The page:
The effects of stock market growth and renewable energy use on CO2 emissions

Evidence from G20 countries

Sudharshan Reddy Paramati, Di Mo, Rakesh Gupta (Lead / Corresponding author)

    Research output: Contribution to journalArticle

    29 Citations (Scopus)

    Abstract

    The primary objective of this study is to empirically examine the effect of stock market growth and foreign direct investment (FDI) inflows on CO2 emissions. Further, this study investigates the impact of renewable energy consumption on CO2 emissions and economic output in a panel of the G20 countries. The empirical analysis was carried out on the full sample as well as on sub-samples of developed and developing economies of the G20 member countries. The results confirm a significant long-run equilibrium relationship among the variables across the panels. Further, the long-run elasticities suggest that FDI significantly reduces CO2 emissions in the full sample and developing economies while stock market growth reduces in developed economies. Similarly, the renewable energy consumption substantially reduces CO2 emissions and increases economic output across the panels. Our findings have important policy implications. For instance, the policy makers have to initiate effective policies to promote the renewable energy sources to meet the increasing demand for energy by replacing the use of conventional energy such as coal, gas and oil. This will therefore help to reduce the CO2 emissions and also ensure sustainable economic development in the G20 nations.

    Original languageEnglish
    Pages (from-to)360-371
    Number of pages12
    JournalEnergy Economics
    Volume66
    Early online date6 Jul 2017
    DOIs
    Publication statusPublished - Aug 2017

    Fingerprint

    Energy utilization
    Coal gas
    Economics
    Sustainable development
    Elasticity
    Financial markets
    CO2 emissions
    Stock market
    Renewable energy
    Energy use
    Oils
    Foreign direct investment
    Energy consumption
    Developing economies
    Energy

    Keywords

    • CO2 emissions
    • FDI inflows
    • G20 nations
    • Renewable energy
    • Stock market growth

    Cite this

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    abstract = "The primary objective of this study is to empirically examine the effect of stock market growth and foreign direct investment (FDI) inflows on CO2 emissions. Further, this study investigates the impact of renewable energy consumption on CO2 emissions and economic output in a panel of the G20 countries. The empirical analysis was carried out on the full sample as well as on sub-samples of developed and developing economies of the G20 member countries. The results confirm a significant long-run equilibrium relationship among the variables across the panels. Further, the long-run elasticities suggest that FDI significantly reduces CO2 emissions in the full sample and developing economies while stock market growth reduces in developed economies. Similarly, the renewable energy consumption substantially reduces CO2 emissions and increases economic output across the panels. Our findings have important policy implications. For instance, the policy makers have to initiate effective policies to promote the renewable energy sources to meet the increasing demand for energy by replacing the use of conventional energy such as coal, gas and oil. This will therefore help to reduce the CO2 emissions and also ensure sustainable economic development in the G20 nations.",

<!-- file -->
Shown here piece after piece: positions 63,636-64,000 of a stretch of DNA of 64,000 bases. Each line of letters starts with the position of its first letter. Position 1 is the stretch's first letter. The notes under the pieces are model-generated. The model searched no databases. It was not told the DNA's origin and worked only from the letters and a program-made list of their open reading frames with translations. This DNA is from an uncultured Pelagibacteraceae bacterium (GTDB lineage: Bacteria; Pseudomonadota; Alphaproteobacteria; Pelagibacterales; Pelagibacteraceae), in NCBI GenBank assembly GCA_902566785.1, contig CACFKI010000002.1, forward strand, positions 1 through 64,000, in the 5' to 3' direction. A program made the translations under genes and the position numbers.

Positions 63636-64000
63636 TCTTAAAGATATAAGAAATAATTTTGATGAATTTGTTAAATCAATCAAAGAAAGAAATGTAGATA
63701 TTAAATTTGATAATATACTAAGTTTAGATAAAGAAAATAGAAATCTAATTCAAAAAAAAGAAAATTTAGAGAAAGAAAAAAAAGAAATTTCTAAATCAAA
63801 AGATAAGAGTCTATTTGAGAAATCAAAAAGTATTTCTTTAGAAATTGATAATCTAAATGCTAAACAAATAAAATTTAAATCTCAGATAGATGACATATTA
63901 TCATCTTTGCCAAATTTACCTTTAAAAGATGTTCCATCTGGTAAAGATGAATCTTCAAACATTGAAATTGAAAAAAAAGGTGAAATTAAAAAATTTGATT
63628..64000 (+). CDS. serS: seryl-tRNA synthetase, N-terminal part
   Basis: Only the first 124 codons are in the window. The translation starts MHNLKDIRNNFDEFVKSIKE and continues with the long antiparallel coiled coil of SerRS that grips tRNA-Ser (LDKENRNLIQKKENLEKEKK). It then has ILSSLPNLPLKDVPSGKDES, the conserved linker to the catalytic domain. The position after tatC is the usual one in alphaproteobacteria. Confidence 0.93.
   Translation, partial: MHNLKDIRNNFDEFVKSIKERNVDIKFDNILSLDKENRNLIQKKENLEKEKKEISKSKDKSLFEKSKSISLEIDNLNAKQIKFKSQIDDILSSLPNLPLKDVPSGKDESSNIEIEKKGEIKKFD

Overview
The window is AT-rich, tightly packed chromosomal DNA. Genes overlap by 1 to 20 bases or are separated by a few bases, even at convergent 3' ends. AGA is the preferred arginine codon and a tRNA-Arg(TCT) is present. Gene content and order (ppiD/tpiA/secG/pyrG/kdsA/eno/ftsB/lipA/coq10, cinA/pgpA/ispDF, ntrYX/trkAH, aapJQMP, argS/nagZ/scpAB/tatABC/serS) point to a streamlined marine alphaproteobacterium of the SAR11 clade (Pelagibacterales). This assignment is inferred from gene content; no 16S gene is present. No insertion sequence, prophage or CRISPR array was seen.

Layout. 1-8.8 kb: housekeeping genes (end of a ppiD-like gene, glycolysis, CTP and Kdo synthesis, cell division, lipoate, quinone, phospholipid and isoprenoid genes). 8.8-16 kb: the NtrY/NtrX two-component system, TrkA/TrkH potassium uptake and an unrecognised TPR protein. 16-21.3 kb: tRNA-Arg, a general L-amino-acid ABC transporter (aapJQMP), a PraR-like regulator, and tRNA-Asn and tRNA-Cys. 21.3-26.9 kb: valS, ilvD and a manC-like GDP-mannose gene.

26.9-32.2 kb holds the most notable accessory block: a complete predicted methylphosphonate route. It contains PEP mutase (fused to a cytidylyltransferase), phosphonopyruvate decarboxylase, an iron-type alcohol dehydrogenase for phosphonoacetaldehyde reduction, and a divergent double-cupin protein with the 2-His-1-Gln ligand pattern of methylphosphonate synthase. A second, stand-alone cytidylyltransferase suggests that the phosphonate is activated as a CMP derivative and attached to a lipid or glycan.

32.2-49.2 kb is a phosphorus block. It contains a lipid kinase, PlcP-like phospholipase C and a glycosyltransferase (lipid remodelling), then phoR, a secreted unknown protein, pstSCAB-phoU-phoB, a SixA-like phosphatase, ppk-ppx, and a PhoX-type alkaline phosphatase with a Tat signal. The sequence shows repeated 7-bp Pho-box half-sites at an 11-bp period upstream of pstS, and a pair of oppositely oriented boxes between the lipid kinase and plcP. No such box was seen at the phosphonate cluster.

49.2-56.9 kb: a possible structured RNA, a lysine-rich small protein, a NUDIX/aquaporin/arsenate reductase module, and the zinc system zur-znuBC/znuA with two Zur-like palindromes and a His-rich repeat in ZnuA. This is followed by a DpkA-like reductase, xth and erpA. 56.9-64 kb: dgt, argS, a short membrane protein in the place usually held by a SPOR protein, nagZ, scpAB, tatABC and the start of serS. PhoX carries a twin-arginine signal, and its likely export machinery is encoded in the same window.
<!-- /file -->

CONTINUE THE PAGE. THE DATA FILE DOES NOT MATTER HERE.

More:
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    author = "Paramati, {Sudharshan Reddy} and Di Mo and Rakesh Gupta",
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    The effects of stock market growth and renewable energy use on CO2 emissions : Evidence from G20 countries. / Paramati, Sudharshan Reddy; Mo, Di; Gupta, Rakesh (Lead / Corresponding author).

    In: Energy Economics, Vol. 66, 08.2017, p. 360-371.

    Research output: Contribution to journalArticle

    TY - JOUR

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    AU - Mo, Di

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    AB - The primary objective of this study is to empirically examine the effect of stock market growth and foreign direct investment (FDI) inflows on CO2 emissions. Further, this study investigates the impact of renewable energy consumption on CO2 emissions and economic output in a panel of the G20 countries. The empirical analysis was carried out on the full sample as well as on sub-samples of developed and developing economies of the G20 member countries. The results confirm a significant long-run equilibrium relationship among the variables across the panels. Further, the long-run elasticities suggest that FDI significantly reduces CO2 emissions in the full sample and developing economies while stock market growth reduces in developed economies. Similarly, the renewable energy consumption substantially reduces CO2 emissions and increases economic output across the panels. Our findings have important policy implications. For instance, the policy makers have to initiate effective policies to promote the renewable energy sources to meet the increasing demand for energy by replacing the use of conventional energy such as coal, gas and oil. This will therefore help to reduce the CO2 emissions and also ensure sustainable economic development in the G20 nations.

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